It’s a reasonable question. One I received a lot before leaving on my trip.
Most people come to Madagascar to see its strange and wondrous creatures. Perversely, what brought me to Madagascar is the environmental degradation. Most of the country’s mammals, insects, and plants have been driven into, or are under threat of, extinction. The main reason? Deforestation. Ninety percent of the original forest cover of the island has been lost to the slash and burn agriculture required to support its population growth.
On a certain level, you can understand it. When someone needs to feed their family, clearing a few acres of forest to plant rice or graze zebu or make charcoal to cook with seems completely reasonable. If there is no other source of food or income and no government to provide any alternative, people will do whatever it takes not to starve.
It’s a theme that keeps coming up on my adventures.
Its first appearance was during a late-night conversation, sitting in moldy, rickety chairs in the rain forest, with a man who spent his life traveling throughout Central America trying to stop the illegal harvesting of sea turtle eggs. It was after midnight on New Year’s Eve and everyone else had gone to bed. He had been raucous and laughing most of the evening, but as the liquor washed away his bravado, his voice softened and he quietly shared his shame with me. In the remotest villages, he explained, asking the men not to dig up the eggs was effectively asking them not to feed their families. Sometimes it led to violence. He would continue to protect the turtles, he promised, as he poured himself another drink, but it was getting harder and harder for him. His eyes slid toward the glass in his hand, acknowledging the courage the liquor provided.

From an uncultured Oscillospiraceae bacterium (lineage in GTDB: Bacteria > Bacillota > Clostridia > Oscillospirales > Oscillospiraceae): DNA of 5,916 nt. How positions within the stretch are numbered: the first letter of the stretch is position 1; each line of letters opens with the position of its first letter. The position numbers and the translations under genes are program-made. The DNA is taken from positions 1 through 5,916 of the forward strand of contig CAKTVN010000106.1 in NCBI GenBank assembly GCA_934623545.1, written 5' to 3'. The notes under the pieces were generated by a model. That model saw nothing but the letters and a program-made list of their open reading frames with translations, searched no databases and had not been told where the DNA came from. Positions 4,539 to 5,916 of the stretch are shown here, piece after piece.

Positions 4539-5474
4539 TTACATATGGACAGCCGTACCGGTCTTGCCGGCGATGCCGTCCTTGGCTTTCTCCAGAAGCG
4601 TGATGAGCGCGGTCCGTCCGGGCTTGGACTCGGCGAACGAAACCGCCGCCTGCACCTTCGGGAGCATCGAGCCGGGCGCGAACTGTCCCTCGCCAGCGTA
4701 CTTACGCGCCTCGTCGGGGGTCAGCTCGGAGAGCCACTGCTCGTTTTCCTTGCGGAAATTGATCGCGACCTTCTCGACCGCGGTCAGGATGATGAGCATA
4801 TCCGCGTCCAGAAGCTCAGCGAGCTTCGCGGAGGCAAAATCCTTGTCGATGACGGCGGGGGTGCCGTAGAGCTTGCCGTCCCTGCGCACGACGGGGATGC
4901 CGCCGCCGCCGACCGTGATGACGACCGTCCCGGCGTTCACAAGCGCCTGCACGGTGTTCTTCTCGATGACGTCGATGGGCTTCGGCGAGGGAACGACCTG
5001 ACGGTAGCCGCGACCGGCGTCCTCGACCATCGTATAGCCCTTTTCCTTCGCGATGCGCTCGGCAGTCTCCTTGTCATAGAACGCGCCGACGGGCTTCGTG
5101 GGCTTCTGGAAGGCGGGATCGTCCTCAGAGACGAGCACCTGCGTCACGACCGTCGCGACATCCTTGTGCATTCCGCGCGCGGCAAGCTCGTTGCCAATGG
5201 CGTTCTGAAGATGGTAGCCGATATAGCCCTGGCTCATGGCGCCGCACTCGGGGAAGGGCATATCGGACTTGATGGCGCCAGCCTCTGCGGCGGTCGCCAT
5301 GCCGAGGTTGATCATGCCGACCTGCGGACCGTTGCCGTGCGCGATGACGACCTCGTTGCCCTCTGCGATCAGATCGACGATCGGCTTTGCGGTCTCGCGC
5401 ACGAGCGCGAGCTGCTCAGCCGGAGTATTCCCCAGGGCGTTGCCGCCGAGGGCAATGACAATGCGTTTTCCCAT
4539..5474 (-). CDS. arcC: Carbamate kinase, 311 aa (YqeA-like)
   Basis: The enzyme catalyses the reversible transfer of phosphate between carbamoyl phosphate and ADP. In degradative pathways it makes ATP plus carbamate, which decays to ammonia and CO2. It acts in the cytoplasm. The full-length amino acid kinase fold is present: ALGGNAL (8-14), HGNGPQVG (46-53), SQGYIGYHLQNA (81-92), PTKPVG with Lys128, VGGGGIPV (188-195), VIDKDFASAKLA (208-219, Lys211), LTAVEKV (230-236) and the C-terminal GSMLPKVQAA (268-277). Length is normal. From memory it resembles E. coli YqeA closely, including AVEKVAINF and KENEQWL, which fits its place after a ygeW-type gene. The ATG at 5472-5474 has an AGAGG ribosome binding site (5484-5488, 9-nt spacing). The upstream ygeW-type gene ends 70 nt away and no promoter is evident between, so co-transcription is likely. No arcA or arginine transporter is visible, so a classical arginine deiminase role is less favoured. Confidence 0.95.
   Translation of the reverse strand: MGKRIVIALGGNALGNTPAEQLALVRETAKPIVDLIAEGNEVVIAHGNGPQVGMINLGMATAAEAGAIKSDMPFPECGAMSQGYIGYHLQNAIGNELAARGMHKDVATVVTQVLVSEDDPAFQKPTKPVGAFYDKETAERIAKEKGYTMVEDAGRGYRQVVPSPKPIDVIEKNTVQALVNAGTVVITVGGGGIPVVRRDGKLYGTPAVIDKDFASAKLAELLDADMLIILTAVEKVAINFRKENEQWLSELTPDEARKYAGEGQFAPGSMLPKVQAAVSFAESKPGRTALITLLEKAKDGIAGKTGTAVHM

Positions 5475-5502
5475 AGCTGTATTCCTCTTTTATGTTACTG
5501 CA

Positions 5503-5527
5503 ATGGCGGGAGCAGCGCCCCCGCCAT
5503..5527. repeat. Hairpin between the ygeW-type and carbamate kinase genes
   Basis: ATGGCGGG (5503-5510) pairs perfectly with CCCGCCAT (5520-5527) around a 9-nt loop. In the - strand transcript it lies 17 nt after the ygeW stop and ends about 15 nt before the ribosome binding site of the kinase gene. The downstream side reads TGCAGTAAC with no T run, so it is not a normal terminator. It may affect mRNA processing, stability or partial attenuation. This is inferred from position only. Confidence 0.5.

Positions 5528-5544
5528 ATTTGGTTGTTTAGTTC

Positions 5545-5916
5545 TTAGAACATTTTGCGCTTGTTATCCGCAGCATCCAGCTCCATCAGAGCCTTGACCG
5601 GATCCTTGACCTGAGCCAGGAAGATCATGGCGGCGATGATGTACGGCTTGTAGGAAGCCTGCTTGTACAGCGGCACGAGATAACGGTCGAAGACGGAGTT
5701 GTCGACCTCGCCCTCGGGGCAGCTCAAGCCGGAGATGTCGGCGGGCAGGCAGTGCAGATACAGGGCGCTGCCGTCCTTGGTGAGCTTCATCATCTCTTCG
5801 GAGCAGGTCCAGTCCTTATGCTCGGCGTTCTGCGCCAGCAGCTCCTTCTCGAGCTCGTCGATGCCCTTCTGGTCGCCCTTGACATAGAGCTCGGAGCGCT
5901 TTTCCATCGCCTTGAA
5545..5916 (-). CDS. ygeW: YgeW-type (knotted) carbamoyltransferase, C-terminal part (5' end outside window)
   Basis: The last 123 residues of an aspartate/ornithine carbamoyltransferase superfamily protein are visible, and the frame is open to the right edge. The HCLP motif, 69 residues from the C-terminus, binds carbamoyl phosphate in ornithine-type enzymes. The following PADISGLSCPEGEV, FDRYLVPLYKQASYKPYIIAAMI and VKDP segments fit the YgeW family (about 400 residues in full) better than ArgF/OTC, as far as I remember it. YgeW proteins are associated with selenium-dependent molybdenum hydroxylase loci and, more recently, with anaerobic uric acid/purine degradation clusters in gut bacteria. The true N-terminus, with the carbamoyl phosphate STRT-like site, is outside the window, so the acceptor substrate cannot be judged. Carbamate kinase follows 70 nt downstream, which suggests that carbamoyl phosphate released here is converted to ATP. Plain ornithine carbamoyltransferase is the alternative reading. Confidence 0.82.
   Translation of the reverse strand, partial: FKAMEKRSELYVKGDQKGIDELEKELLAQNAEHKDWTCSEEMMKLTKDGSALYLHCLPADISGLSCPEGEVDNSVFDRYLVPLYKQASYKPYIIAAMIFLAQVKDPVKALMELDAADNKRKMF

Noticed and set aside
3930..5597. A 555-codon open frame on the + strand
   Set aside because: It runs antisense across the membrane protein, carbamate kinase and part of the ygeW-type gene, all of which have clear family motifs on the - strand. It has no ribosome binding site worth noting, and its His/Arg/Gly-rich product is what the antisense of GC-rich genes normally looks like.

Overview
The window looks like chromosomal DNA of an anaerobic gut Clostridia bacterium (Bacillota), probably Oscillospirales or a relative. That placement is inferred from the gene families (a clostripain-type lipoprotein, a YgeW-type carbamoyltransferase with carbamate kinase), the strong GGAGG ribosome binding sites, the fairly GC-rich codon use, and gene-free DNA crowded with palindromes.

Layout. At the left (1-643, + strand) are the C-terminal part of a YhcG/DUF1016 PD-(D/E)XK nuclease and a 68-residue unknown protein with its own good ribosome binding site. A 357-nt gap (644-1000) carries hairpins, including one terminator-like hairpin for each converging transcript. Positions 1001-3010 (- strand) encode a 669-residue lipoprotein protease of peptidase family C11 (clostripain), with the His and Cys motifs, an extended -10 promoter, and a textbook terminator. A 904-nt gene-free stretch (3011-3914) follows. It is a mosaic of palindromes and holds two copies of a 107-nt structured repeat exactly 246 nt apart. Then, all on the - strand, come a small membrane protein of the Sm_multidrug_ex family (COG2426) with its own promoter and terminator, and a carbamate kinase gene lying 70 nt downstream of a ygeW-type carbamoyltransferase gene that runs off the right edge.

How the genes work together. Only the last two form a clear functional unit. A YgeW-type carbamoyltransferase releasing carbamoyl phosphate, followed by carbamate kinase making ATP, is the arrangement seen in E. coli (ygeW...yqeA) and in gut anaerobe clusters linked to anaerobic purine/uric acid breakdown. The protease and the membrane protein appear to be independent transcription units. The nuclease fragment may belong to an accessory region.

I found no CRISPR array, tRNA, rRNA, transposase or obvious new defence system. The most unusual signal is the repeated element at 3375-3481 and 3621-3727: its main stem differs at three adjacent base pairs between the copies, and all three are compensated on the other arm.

To my surprise I have noticed similar issues throughout my travels, in Costa Rica, the Arctic, and Alaska.
Slowly I have started to understand that for conservation to succeed, the health of the environment must be tied to the health of the community, so that interests are aligned, and both can thrive. If people participate in the richness that a vibrant environment provides, they will engage in its protection.
Last fall, during a hiatus in my adventuring, I was wandering around on the internet researching this concept, looking for a way to get involved. Google was watching. After a while, up popped an ad for Blue Ventures.
It totally freaked me out.
It was way too Big Brother for me. I steadfastly ignored the ad for two weeks, despite the fact that the ad kept coming up. Again. And again. And again.
Finally, I gave in. I thought “Get over yourself, Sal. There’s no harm in looking.” So I clicked on the ad. Damn it. Google was right. I hate it when that happens. Turns out that Blue Ventures, a non-profit organization based out of London, has been working at just that intersection of conservation and community that I’d been pondering. The more I read, the more fascinated I became.
Andavadoaka is a small fishing village dependent on the sea for sustenance. But the number of fish being caught was declining, primarily due to overfishing. So the founder of Blue Ventures started scuba diving along the reefs just off shore, creating a database on the fish and the coral reefs that support them.
Here’s where it gets interesting. Instead of providing the data to the government in the hope that the government will enact some sort of regulation and enforce it from afar, Blue Ventures provides the data to a committee of local elders. The elders use the data to help inform their decisions about how to manage their own fisheries.
When an area seems to be suffering, the Committee temporarily closes it to fishing for some length of time to allow it to recover. As a result, the environment is healthier and the villagers are healthier— when the area is reopened to fishing, they have more fish to eat. The Committee has also established a permanent reserve on a particularly important stretch of reef, where fishing is never allowed. The recent data shows that there are more and bigger fish in the reserve. The data also shows that the areas just outside the reserve, where fishing is allowed, has more and larger fish as well.
One of the coolest things is the octopus closures. I have to admit I love octopus. I think they are amazing. Intelligent. Clever. Kinda creepy, in the best possible way. I can sit and watch them slither around in the Academy of Sciences aquarium for hours on end.